In the late 1970s, funding for civil legal services for the poor was scarce, and no steady funding source existed to maintain the few programs working to meet the growing demand.  The solution was the Interest on Lawyers’ Trust Account (IOLTA) program, which would use the interest earned on money held for short periods of time in lawyers’ trust accounts to fund legal services programs.   With an idea first proposed by Florida Supreme Court Justice Arthur England, Jr., FJI worked with the President of The Florida Bar Foundation in drafting the pleadings and amicus briefs to the Florida Supreme Court, to convince the Court to create the first IOLTA program in the country.  After securing Court approval and later obtaining IRS and banking regulatory approvals in 1981, Florida began implementation of its trust account program.  FJI played an instrumental role in establishing and hiring staff for The Florida Bar Foundation, the organization that continues to this day to collect and distribute Florida’s IOLTA funds. In January 1983, FJI put together and hosted the National IOLTA Conference in Tampa to encourage and assist states in starting IOLTA programs.

After the Conference, the President of LSC requested and funded FJI to head up a national effort to establish IOLTA programs nationwide, and the National IOLTA Clearinghouse was born at FJI in 1983.   The Clearinghouse was a wonderfully collaborative effort of many talented bar leaders, justices, and legal services attorneys that helped create IOLTA programs all over the country.  The Clearinghouse drafted court orders and model legislation, produced newsletters, and defended challenges to the program’s constitutionality in 7 states, including on two trips to the U.S. Supreme Court, with the final lawsuit ending in 2003.  As a result of this work, IOLTA programs now exist in every state and the District of Columbia, and to date they have created over $3.5 billion to fund legal services for the poor.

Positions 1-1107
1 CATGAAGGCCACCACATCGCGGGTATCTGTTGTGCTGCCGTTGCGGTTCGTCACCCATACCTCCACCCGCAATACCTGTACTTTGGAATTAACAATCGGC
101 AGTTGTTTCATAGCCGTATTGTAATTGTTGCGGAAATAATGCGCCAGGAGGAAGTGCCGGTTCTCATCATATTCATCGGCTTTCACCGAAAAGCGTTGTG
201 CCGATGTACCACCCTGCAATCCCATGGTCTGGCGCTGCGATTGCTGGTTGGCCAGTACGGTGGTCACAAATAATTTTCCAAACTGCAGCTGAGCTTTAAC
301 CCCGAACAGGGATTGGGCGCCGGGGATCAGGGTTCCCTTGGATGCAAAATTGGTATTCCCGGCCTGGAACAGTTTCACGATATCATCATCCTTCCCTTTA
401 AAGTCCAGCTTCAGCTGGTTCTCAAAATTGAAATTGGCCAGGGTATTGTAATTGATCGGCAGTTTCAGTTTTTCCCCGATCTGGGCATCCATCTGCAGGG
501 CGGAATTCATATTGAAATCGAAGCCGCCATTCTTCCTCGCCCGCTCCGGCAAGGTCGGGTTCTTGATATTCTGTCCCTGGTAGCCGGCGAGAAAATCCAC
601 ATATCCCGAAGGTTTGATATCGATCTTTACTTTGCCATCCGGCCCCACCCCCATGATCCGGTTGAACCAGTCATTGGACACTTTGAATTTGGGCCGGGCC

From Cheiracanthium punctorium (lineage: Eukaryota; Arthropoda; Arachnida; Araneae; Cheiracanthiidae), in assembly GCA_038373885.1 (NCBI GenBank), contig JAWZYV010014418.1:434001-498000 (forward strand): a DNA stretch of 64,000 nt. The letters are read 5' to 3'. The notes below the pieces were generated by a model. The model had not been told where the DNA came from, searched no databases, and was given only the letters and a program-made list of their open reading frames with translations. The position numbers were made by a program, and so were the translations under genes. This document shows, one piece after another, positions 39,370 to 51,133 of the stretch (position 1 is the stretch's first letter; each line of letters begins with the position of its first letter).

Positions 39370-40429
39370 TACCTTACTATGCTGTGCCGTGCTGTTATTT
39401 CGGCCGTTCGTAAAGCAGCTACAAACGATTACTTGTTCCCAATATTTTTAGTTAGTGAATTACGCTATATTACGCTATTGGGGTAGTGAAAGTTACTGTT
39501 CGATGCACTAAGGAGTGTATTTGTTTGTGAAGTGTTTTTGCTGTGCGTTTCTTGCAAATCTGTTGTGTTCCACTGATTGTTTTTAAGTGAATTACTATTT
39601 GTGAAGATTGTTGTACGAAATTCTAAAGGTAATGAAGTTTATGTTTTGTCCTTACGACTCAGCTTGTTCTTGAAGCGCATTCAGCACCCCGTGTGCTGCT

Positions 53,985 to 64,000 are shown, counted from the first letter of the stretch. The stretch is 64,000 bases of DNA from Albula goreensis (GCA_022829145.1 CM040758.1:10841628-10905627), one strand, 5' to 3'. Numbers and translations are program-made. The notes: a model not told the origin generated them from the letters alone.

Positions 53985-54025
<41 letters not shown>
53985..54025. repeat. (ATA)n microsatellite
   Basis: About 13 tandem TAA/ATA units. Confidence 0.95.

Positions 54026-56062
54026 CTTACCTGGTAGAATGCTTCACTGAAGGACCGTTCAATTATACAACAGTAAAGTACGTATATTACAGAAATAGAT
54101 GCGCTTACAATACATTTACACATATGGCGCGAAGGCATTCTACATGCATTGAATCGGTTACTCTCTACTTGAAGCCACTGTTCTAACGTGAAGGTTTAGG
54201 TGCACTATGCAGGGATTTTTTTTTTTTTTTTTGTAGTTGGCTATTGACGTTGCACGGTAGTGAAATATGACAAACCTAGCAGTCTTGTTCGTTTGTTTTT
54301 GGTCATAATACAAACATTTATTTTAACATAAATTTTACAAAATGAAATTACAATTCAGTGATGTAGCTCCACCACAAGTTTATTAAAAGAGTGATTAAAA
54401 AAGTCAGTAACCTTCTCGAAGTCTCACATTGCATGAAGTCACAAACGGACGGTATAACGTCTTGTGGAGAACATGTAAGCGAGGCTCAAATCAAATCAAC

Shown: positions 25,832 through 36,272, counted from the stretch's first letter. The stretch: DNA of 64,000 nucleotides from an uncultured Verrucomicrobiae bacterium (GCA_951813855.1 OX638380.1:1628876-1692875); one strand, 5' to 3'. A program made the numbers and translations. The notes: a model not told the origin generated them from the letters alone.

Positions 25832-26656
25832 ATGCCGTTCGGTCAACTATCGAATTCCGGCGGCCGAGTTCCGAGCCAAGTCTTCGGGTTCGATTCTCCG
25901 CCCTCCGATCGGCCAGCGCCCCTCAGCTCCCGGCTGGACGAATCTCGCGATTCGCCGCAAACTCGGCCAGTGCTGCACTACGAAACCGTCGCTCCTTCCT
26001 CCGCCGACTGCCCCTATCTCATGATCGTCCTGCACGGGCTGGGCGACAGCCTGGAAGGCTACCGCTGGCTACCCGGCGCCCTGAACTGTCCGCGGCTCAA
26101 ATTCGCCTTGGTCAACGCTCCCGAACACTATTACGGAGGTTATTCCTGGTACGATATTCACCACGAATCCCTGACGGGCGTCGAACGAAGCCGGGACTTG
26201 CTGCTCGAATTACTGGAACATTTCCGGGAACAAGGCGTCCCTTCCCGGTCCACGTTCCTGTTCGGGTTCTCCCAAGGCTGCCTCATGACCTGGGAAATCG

The ABA recently produced a 17 minute video on the history of IOLTA.  A 3 minute version of the video can be found here.

Volunteer Lawyers Project

From 1993 to 2014, FJI housed, administered, and supervised the Volunteer Lawyers Project for the U.S. District Court for the Southern District of Florida, which helped find pro bono lawyers for pro se litigants in federal court. Thanks to the VLP’s efforts, numerous pro se litigants who could not afford a lawyer were able to get a fair day in court with the help of pro bono representation.

Other Major Accomplishments

Prisoners’ Rights

  • Ancata v. Prison Health Services, 769 F.2d 700 (11th Cir. 1985).  This landmark appellate decision established for the first time that private correctional actors operate under color of state law and are therefore liable for constitutional violations, and contracting government officials have a non-delegable duty to provide medical care for inmates despite the contract for services.  This case also helped define what constitutes deliberate indifference to serious medical needs under the 8th Amendment.
  • Stapleton v. Singletary, No. 88-14178-civ-JCP, S.D. Fla., affirmed, 52 F.3d 1071 (11th Cir. 1995).  This case was a class action constitutional challenge to Florida’s system of protective custody, which held inmates who feared for their lives in isolation for extended periods of time.  The resulting settlement completely changed the Florida Department of Corrections’ protective custody procedures and the conditions for those being held there.